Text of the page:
Art In Professions
Today I'll be discussing how to price your commissions since it's a question that comes up quite often.
If you're an artist who sells commissions you're probably all too familiar with the conundrum of trying to decide what price tags to attach to your art. Perhaps you're an artist who would like to sell commissions but have been so unsure about setting up prices that you've simply avoided selling commissions completely. No matter what, this article will help you price your art in a way that can make both you and your clients happy.
First and foremost it is important to remember that doing commissions for others is considered a job/work/employment, regardless of how much you enjoy the process or how serious you are about your art.
This is your time and energy that is going into creating the art and that time and energy is precious, even if you are still young, feel your art isn't that great, or only create art as a hobby.
Once you are able to look at commissions in a light where you see and understand that it's not just drawing a pretty picture for someone, but that it is real employment, it's much easier to start looking at reasonable prices for your work.
Now that you are able to think about pricing in a reasonable way since you understand that you're essentially putting a price tag not only on your art, but also on the value of your time and energy we can start looking at good starting points for pricing. If you are not yet able to view pricing your commissions in this way, please do yourself (and other working artists) a favor and try to make this connection before actually pricing your art.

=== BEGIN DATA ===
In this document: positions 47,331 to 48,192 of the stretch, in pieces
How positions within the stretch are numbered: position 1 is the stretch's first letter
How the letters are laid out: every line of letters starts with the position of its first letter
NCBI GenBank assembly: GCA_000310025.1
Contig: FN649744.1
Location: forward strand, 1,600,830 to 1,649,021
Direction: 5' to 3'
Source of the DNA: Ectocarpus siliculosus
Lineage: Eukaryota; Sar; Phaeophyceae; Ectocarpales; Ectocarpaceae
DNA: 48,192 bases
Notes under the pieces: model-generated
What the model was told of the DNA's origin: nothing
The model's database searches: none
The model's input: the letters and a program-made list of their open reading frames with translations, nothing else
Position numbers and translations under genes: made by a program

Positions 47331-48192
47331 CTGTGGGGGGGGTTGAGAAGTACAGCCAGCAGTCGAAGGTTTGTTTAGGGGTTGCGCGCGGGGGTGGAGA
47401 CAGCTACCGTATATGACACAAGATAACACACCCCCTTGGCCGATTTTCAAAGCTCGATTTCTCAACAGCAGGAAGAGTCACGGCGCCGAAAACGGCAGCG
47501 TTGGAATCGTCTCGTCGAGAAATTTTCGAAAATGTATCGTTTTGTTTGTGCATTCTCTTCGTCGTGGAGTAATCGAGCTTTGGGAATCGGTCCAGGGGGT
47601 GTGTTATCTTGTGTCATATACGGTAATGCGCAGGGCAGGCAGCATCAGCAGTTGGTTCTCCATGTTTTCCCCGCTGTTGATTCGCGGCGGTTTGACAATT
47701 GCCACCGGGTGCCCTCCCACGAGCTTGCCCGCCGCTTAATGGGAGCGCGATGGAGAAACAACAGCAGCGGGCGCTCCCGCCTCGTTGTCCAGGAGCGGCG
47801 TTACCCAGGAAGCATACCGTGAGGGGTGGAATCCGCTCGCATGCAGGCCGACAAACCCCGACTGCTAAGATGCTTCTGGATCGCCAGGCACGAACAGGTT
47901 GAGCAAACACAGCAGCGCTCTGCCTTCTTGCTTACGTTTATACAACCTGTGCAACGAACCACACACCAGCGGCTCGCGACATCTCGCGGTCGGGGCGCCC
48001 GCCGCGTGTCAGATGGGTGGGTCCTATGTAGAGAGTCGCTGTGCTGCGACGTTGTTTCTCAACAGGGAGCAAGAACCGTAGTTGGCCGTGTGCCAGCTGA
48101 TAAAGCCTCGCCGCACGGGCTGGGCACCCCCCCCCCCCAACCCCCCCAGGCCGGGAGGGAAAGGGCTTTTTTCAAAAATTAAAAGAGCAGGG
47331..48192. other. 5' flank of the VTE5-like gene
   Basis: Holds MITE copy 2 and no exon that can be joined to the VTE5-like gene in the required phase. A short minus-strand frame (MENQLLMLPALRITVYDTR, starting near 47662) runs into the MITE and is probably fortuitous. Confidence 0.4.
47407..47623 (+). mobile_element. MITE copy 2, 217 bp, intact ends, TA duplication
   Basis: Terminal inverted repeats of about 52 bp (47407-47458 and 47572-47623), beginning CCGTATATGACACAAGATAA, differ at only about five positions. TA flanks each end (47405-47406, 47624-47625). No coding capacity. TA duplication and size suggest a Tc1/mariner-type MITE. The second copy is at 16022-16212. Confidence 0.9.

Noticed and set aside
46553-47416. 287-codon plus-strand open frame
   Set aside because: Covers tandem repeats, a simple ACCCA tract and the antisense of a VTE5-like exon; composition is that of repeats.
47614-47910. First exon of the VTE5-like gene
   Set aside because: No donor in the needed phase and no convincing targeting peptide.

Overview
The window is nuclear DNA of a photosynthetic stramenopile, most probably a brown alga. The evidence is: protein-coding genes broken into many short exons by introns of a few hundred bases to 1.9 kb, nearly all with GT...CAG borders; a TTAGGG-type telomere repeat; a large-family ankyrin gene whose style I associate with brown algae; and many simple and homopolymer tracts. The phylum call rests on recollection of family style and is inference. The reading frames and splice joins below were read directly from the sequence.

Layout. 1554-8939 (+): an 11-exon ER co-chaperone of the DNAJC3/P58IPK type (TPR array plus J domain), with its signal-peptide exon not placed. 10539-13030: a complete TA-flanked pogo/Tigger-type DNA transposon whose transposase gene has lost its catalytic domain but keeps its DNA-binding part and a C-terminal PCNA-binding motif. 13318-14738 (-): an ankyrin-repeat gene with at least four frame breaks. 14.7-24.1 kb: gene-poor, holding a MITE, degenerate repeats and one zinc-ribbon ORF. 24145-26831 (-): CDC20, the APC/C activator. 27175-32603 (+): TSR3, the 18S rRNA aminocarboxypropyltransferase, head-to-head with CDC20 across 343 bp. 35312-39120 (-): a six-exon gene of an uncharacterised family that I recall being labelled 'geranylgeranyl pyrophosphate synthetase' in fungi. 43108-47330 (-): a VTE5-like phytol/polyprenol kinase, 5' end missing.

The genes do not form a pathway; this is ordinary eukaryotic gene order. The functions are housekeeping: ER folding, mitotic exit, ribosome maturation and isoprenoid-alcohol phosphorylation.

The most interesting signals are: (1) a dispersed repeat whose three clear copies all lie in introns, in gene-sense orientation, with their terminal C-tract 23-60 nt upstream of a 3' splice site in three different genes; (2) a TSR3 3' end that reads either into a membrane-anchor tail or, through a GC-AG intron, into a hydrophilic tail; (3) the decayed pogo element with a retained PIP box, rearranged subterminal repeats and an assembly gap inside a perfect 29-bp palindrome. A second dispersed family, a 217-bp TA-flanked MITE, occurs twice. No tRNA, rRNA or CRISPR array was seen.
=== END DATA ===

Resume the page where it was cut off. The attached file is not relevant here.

This is a really good starting point to figure out where to, or where not to place your prices. I generally suggest that people look up their local legal minimum hourly wage. Under no circumstances do you ever want to price your art below this wage. Remember that minimum wage are poverty level wages in most places devaluing your work below that line is a slippery slope.
If you have a pretty good idea of how long it takes you to work on a certain type of piece you'll be able to look at more of an hourly type wage. For example, if you know that you spend roughly 4 hours to complete a specific type of art you can easily base the price off of 4 hours of work at whatever hourly rate you set for yourself.
10$ an hr = 40$ for roughly 4 hours worth of work (subtract related expenses and taxes)
15$ an hr = 60$ for roughly 4 hours worth of work (subtract related expenses and taxes)
It's important to keep in mind that if you make a certain dollar amount in commissions, the income is now taxable by the government. Be sure to check your country's tax laws.
You'll also need to keep the cost of any supplies in mind (these can be tax write offs as well, but it's wise to consult a professional before assuming every art supply you buy is tax deductible). Pencils, erasers, paint, wear and tear on your graphics tablet, cost of digital art program subscriptions etc. This means that you can't simply look at a 40$ commission as 40$ of profit, instead you'll want to deduct your expenses for supplies and taxes to have a better estimate of your profit. (Starting to see why you don't want to price your commissions below minimum wage?)
Alright, so taking all of the above into consideration you can now look at what you'd like to set as your hourly wage.